CMPD chief says more needs to be done to build trust with Charlotte community

Charlotte Mecklenburg Police Chief Kerr Putney admitted that more needs to be done to gain the trust of the Charlotte community on Wednesday.

Questions were left unanswered following the release of the body camera video last week from the officer who shot and killed an armed man at a north Charlotte Burger King on March 25. 

We’ve learned that the a second officer, who appears in the video, did not have his body camera on at the time of the incident. 

“There’s two people, one camera. Obviously an internal investigation is looking for what is missing,” Putney says.

Putney says in the past some officers have been flagged and disciplined for not following proper protocol when it comes to body cams.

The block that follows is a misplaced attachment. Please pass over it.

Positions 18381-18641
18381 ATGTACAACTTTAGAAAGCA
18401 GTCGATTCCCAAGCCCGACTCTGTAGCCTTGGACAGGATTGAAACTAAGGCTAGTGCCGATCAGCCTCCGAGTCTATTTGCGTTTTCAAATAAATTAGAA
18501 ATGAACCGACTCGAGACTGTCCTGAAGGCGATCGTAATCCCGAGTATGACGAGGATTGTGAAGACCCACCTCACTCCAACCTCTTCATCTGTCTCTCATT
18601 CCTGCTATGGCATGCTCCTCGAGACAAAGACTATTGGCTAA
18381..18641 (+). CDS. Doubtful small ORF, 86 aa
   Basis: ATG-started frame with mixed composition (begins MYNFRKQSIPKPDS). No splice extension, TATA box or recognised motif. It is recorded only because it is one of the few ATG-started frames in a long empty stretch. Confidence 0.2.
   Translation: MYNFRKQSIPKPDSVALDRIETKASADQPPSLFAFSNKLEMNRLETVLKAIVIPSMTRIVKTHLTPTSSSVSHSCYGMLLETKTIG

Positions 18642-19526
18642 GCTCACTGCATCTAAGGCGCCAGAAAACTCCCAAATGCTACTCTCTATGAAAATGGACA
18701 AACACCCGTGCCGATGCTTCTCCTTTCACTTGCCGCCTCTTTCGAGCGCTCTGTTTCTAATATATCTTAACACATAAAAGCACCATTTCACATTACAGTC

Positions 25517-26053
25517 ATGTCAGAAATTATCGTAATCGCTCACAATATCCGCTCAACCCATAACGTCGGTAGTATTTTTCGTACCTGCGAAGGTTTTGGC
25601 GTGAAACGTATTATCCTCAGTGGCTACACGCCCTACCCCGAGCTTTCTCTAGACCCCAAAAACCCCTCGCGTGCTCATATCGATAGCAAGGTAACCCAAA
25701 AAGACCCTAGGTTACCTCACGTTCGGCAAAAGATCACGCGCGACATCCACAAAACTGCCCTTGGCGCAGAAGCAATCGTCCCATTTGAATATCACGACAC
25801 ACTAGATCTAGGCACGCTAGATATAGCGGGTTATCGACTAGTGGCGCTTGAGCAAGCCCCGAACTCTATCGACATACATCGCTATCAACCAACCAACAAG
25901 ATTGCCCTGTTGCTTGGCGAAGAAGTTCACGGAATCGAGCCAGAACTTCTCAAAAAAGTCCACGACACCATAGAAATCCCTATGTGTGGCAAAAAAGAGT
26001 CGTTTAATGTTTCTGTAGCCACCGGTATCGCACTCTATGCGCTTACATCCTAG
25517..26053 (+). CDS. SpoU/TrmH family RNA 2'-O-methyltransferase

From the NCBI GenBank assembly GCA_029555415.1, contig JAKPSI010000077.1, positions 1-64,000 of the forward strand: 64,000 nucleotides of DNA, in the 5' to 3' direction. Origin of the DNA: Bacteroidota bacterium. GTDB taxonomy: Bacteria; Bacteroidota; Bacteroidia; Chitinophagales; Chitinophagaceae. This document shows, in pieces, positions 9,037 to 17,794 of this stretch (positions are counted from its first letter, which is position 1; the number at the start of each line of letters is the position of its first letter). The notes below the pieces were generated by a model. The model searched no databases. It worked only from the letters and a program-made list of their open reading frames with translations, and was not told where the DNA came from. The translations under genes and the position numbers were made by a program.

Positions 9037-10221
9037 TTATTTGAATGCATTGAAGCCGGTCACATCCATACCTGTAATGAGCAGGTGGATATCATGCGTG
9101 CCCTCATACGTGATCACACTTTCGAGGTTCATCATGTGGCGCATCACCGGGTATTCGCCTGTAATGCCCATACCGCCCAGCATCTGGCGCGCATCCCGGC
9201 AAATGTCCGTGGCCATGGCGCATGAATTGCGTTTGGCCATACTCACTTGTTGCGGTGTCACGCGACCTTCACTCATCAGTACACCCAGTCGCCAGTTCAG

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“Prior to, we were catching none, so I think having 13 from now is an improvement, and the issue is there were 11 officers, 13 allegations that contribute to the body warn cameras and the range of discipline is from a written reprimand all the way up to 240 hours of suspension,” Putney said.

CMPD adds body cam video isn't just to offer transparency to the public. It's also used to evaluate officers especially in the art of de-escalation. 

“In 2018 we had 9,812 encounters with armed individuals. We successfully deescalated 9,807 where officers didn’t use any excessive type of force, where officers weren't involved in a shooting or critical incident. In 2019, we have 2,407 armed encounters, and we have successfully de-escalated 2,405 of those,” another CMPD officer added. 

Chief Putney adds that if proper use of the body camera isn't followed there will be swift and significant discipline. 

“I want to make sure people get the message on how serious we send it and I think that message will be received as it has been how we give out discipline around bwc. I think this will be no different.”